Former President Sarkozy’s Three-Year Sentence in Wiretapping Case Upheld by French Court

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Former French President Nicolas Sarkozy’s Conviction Upheld in Corruption Case

France’s former president, Nicolas Sarkozy, has lost his appeal against a 2021 conviction for corruption and influence peddling. The Paris Court of Appeals upheld the original sentence of three years, with two years suspended. As a result, Sarkozy will serve one year with an electronic bracelet instead of going to prison. Determined to challenge the verdict, the 68-year-old has stated his intention to appeal to France’s Supreme Court. Sarkozy has faced legal troubles since leaving office in 2012.

The Corruption Verdict: Wiretapping and Collusion

In March 2021, Sarkozy was found guilty of corruption and influence peddling through a covert telephone line that was discovered during wiretapping. The court concluded that Sarkozy and his former lawyer, Thierry Herzog, had engaged in a “corruption pact” with Judge Gilbert Azibert to obtain and exchange confidential information related to a legal investigation. The wiretapping revealed Sarkozy’s use of an unofficial phone line registered under the name “Paul Bismuth” for communication with Herzog. The contents of these conversations were instrumental in the corruption verdict. Sarkozy vehemently denied the allegations and promptly appealed the conviction.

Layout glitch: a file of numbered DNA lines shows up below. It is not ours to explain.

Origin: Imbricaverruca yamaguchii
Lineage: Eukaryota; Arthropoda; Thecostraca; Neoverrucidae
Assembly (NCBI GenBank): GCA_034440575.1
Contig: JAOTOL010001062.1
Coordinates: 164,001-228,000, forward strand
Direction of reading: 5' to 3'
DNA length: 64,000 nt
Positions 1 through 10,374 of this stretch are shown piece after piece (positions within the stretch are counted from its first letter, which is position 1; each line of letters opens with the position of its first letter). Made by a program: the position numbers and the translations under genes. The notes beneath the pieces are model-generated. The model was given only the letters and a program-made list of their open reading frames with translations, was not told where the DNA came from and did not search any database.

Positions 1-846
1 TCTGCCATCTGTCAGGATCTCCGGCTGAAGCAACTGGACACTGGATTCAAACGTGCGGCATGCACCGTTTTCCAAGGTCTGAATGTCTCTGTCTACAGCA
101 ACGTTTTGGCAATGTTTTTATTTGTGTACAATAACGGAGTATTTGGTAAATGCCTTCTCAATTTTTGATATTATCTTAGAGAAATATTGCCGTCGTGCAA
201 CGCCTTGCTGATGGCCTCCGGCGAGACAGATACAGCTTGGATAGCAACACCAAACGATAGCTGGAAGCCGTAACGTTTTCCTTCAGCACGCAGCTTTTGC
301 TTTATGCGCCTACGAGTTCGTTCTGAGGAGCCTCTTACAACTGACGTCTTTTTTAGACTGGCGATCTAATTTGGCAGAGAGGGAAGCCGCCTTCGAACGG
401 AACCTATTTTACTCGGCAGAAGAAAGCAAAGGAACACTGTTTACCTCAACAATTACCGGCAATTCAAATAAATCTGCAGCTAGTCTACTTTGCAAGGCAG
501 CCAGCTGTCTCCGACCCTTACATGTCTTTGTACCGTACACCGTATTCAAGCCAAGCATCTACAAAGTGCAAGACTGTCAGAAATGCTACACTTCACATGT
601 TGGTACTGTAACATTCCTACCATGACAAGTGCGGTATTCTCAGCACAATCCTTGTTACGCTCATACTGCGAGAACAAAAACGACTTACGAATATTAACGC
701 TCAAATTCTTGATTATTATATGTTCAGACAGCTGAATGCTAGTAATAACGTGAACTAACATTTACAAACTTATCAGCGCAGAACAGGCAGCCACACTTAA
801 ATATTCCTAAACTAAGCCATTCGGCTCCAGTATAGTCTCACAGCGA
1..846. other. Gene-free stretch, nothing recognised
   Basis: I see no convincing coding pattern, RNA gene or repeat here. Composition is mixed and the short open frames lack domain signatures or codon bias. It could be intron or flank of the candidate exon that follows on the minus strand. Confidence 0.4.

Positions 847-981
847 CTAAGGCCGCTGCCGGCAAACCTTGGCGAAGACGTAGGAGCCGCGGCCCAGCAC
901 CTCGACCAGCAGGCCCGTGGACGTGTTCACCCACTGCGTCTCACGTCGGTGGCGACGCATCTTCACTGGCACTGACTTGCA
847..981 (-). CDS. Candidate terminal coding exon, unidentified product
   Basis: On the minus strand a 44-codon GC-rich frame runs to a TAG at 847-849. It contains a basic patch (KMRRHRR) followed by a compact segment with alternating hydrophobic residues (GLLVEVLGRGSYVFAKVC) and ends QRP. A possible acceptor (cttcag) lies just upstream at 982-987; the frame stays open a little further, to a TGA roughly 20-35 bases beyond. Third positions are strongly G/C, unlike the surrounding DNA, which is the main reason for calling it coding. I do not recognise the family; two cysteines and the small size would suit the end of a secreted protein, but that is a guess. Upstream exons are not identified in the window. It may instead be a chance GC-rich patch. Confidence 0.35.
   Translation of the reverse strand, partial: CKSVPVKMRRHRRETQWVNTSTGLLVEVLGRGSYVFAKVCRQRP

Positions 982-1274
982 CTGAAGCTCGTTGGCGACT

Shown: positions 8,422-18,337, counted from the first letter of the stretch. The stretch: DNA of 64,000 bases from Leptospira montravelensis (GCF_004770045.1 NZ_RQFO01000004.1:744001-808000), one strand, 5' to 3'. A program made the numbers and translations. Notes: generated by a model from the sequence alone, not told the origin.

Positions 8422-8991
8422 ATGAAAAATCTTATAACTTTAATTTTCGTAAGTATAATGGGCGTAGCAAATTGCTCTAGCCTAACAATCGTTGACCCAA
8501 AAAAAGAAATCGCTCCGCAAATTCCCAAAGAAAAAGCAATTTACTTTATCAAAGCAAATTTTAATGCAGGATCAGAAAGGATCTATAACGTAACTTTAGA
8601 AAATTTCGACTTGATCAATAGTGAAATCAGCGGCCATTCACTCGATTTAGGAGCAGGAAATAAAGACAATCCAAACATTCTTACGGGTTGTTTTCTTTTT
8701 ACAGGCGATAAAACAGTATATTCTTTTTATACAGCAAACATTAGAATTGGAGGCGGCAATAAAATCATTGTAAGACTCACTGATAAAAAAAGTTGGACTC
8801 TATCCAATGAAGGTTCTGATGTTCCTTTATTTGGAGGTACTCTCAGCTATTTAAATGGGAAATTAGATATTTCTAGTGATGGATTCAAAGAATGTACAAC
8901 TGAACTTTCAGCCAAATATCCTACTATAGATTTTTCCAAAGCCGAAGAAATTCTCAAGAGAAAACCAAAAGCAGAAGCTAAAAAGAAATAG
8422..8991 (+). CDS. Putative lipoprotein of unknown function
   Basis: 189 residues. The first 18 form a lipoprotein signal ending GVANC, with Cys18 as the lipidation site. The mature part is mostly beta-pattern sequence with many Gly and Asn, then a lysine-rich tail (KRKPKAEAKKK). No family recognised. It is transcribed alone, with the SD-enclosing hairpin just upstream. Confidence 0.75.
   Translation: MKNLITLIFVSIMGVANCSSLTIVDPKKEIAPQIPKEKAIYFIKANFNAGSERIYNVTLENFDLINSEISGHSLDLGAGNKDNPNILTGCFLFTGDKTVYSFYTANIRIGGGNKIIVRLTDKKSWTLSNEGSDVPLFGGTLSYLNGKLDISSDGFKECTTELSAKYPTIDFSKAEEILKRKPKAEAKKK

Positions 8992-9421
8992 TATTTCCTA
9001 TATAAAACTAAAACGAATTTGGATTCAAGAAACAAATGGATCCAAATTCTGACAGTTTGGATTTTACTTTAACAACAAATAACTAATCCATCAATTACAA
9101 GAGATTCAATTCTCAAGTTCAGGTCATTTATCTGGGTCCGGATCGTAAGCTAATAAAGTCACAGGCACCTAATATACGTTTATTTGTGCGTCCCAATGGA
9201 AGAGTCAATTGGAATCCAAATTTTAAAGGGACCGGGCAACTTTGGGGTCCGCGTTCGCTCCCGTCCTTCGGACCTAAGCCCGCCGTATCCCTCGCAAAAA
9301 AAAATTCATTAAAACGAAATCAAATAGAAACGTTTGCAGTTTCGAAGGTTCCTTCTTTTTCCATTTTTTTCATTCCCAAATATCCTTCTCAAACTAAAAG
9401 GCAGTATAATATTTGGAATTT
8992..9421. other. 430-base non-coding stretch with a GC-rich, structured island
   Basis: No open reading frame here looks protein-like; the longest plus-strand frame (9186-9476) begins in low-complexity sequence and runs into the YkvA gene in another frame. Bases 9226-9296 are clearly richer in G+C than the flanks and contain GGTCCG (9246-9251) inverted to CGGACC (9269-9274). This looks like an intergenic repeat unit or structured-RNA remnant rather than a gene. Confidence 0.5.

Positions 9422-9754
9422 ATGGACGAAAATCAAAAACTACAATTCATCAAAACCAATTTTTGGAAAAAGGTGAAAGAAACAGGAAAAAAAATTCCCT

New Trials and Legal Challenges

The “Bismuth case” is just one of the legal battles Sarkozy faces. In November 2023, he will be retried on appeal in the “Bygmalion case,” which initially resulted in a one-year prison sentence. This case centers around accusations of exceeding campaign spending limits during his 2012 re-election campaign, allegedly involving false billing from a public relations firm named Bygmalion. Sarkozy denies any wrongdoing. Additionally, French prosecutors have called for a new trial concerning allegations of Libyan financing in Sarkozy’s 2007 election campaign. Prosecutors argue that Sarkozy and 12 others sought millions of euros in funding from then Libyan leader Moamer Kadhafi’s regime. Sarkozy faces charges of corruption, illegal campaign financing, and misappropriation of public funds, all of which he has consistently denied. The decision on whether this trial will proceed lies with the investigating magistrates.

Sarkozy’s Influence and Popularity

Despite his legal challenges, Sarkozy remains influential and popular within France’s right-wing political landscape. He maintains a close relationship with incumbent President Emmanuel Macron and continues to wield considerable political clout.

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